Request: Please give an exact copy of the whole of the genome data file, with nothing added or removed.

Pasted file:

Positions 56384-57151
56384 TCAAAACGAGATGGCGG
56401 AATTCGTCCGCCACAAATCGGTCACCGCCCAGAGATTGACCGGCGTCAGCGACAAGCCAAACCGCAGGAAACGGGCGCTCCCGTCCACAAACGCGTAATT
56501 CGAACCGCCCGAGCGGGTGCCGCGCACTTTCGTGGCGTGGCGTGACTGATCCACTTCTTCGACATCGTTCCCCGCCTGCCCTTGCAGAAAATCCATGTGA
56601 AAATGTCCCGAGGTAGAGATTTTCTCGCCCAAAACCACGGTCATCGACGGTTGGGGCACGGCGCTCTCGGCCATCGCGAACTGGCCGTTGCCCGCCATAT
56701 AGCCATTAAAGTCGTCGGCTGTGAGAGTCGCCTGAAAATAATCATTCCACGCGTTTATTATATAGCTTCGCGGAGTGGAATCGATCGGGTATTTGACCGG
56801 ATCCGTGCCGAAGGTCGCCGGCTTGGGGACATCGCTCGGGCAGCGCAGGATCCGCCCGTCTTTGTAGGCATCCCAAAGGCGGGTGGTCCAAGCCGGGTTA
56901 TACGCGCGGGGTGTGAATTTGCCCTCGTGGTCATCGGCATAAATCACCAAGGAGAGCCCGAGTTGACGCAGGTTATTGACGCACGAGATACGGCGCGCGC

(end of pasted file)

Positions 56384-57151
56384 TCAAAACGAGATGGCGG
56401 AATTCGTCCGCCACAAATCGGTCACCGCCCAGAGATTGACCGGCGTCAGCGACAAGCCAAACCGCAGGAAACGGGCGCTCCCGTCCACAAACGCGTAATT
56501 CGAACCGCCCGAGCGGGTGCCGCGCACTTTCGTGGCGTGGCGTGACTGATCCACTTCTTCGACATCGTTCCCCGCCTGCCCTTGCAGAAAATCCATGTGA
56601 AAATGTCCCGAGGTAGAGATTTTCTCGCCCAAAACCACGGTCATCGACGGTTGGGGCACGGCGCTCTCGGCCATCGCGAACTGGCCGTTGCCCGCCATAT
56701 AGCCATTAAAGTCGTCGGCTGTGAGAGTCGCCTGAAAATAATCATTCCACGCGTTTATTATATAGCTTCGCGGAGTGGAATCGATCGGGTATTTGACCGG
56801 ATCCGTGCCGAAGGTCGCCGGCTTGGGGACATCGCTCGGGCAGCGCAGGATCCGCCCGTCTTTGTAGGCATCCCAAAGGCGGGTGGTCCAAGCCGGGTTA
56901 TACGCGCGGGGTGTGAATTTGCCCTCGTGGTCATCGGCATAAATCACCAAGGAGAGCCCGAGTTGACGCAGGTTATTGACGCACGAGATACGGCGCGCGC